Independents Goodwin, Dunbar vie for House seat
By Susan Smallheer
Staff Writer | November 03,2012
LONDONDERRY — In the only contested race in Windham County this year, two independents are vying to replace Rep. Oliver Olsen, R-Jamaica, at the Vermont Statehouse.
The two men, Charles “Tim” Goodwin, 66, of Weston, and Emmett Dunbar, 40, of South Londonderry, have been going door to door, putting up signs, sending mail and emails and attending forums.
The two men hope to get elected to the Windham-Bennington-Windsor-1 House District, a district that has always been represented by Republicans or independents. The five-town, three-county district covers towns dominated by two ski areas: Stratton Mountain Resort and Magic Mountain ski area. The towns include Stratton, Jamaica, Londonderry, Winhall and Weston.
Olsen is stepping down after one term following his appointment in January 2010 to fill the seat of the late Rep. Rick Hube, R-Londonderry.
Both candidates say property taxes and economic development top the agenda of the people in the district, in which four of the five towns are so-called sending towns under Act 60, the state’s education finance law.
“The five towns spend $9 million, and send another $22 million elsewhere,” said Goodwin. Only Jamaica is not a sending town, he said.
Stratton doesn’t have a school at all, but still sends $11 million to Montpelier for distribution to other schools around the state, according to Dunbar.
Dunbar said the big flaw was that money from the Education Fund was being transferred to the General Fund, and that the high property values, fueled by the second-home market, were making the payment of taxes difficult for many local people, even given the state’s income sensitivity provision.
Dunbar said he thought the Vermont Lottery, whose proceeds go into the Education Fund, should be contributing more.
Both Goodwin and Dunbar are new to legislative politics, although Goodwin has been elected a lister and School Board member in his hometown, and also served on the Flood Brook Union School Board.
Dunbar has lived in Londonderry for 12 years, and in Vermont since 1997. He and his wife own Anjali Farm, an organic vegetable and herb farm on Middletown Road in South Londonderry.
Dunbar serves on the board of a local nursery school, and is deeply involved in local farmers markets.
Goodwin, who was born and brought up in Weston, left his hometown after college but returned about 20 years ago.
“When I was a kid, I sold skis at Stratton,” said Goodwin, who is an accountant.
Dunbar, a native of Rhode Island, moved to Londonderry after living in Europe, Asia and California, gaining experience working at farms and farmers markets. “I feel like I’ve come home,” he said, noting his mother’s family has deep roots in Vermont, both in Windsor and Swanton.
Since he and his wife established Anjali Farm, he has worked with farmers markets in Londonderry, Manchester and Chester.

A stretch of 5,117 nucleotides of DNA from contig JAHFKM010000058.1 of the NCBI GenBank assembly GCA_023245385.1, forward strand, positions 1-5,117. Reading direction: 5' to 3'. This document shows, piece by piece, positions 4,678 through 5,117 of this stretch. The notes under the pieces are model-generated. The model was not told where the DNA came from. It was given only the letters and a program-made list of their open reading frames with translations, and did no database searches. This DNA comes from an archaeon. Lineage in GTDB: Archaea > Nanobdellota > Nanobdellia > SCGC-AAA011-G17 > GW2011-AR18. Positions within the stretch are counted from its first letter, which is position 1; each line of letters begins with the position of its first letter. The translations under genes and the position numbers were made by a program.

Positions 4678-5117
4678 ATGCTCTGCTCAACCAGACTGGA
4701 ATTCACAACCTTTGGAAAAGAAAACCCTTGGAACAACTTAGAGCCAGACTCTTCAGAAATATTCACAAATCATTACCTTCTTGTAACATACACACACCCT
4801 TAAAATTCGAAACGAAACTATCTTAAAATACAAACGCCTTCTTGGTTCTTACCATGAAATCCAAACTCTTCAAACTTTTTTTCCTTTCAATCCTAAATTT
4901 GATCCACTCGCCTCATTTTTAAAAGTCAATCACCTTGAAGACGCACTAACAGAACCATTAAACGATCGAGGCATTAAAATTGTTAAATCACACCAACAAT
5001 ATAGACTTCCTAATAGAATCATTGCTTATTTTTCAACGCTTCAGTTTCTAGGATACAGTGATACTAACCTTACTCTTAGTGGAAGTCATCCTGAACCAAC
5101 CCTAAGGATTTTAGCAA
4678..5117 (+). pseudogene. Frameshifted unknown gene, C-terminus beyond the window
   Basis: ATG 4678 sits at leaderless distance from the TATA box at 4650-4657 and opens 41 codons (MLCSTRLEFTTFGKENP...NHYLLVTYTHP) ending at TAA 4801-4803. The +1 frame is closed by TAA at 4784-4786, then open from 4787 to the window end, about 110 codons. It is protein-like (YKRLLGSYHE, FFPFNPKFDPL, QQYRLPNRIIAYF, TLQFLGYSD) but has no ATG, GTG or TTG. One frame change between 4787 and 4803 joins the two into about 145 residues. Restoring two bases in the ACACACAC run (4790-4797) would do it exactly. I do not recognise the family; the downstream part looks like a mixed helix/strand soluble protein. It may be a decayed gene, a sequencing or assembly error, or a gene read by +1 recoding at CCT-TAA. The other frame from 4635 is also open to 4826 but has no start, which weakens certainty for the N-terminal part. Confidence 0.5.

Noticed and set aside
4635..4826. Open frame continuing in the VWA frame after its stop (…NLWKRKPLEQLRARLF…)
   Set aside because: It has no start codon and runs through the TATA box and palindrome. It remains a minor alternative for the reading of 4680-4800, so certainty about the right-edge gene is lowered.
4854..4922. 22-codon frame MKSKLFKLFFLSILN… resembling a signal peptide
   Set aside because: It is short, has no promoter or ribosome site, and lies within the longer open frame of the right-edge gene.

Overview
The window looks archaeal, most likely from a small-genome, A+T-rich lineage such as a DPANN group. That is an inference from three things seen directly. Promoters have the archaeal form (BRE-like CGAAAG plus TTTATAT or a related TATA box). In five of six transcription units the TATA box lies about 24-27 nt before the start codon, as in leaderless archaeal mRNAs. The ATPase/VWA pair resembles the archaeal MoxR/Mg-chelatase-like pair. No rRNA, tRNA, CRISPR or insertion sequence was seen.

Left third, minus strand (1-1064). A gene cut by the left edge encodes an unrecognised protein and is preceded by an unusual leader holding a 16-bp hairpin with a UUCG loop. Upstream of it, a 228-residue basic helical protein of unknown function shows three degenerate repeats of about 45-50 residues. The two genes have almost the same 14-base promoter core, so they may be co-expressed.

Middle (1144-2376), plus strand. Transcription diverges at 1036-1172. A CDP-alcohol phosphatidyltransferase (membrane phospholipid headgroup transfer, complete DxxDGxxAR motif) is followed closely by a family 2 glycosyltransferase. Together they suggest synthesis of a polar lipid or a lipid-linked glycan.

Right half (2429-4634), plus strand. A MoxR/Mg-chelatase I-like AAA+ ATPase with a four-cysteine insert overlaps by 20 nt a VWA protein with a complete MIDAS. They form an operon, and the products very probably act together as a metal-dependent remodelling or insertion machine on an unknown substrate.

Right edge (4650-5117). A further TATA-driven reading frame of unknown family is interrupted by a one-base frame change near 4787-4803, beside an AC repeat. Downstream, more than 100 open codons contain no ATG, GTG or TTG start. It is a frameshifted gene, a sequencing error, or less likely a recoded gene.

“My number one thing is that I am sincere and I have an ability to get along with people,” he said, noting that under his leadership the Londonderry Farmers Market had doubled in size. Dunbar established the Vermont Farm Trail, a promotional guide featuring enterprises that offer fresh locally grown food, like farmstands, restaurants, inns, and farmers markets. He also has worked closely with NOFA, the Northeast Organic Farming Association.
Since establishing his farm, he has worked in human services, education and agriculture. Last winter he taught at the Stratton Mountain School.
“My concern is how are we going to take care of the young people and make sure they stay here, and how are we going to increase services for the aging and retirees, so they can stay here?” Dunbar said.
Both say they deliberately chose the independent label, rather than Republican or Democrat. Both point to a long list of endorsements from Vermont political leaders and local townspeople as proof of their bipartisanship.
“I am an independent and I have support from both sides of the aisle,” said Goodwin, who is universally known as Tim. “I think it’s a good way to represent the district. I have good support and I don’t know which party I’ll caucus with. I don’t know if I will caucus,” said Goodwin.
Goodwin’s supporters include the incumbent Olsen, who has been heavily involved in Goodwin’s campaign.
Goodwin also has the endorsements of former Democratic House member Sam Lloyd of Weston, as well as former Republican House member Michael Bernhardt of Londonderry. Sen. John Campbell, D-Windsor, Senate president pro tempore, has additionally endorsed Goodwin’s candidacy.
Dunbar has the support of Sen. Jeanette White, D-Windham, Sen. Richard McCormack, D-Windsor, and Sen. Robert Hartwell, D-Bennington, as well as a number of House members.
Dunbar says he is an independent because that is who he is. “I’ve never been a Republican or a Democrat,’’ he said. “I’ve always looked at politics individually.”
Dunbar says he has always been in a minority, noting that 1 percent of the population are farmers, and only 1 percent of them are organic farmers. “I’m very open-minded, I’ve worked really hard to learn how to listen, to get to know people. I’m absolutely an independent,” he said.
“I’ve voted from Libertarian to Democrat to Green Party to Republican since I was 18,” Dunbar said. “I’m contemporary and I have good ideas.”
Goodwin says he has a “deep-seated knowledge of this district and I have a long history of doing analytical work with numbers.”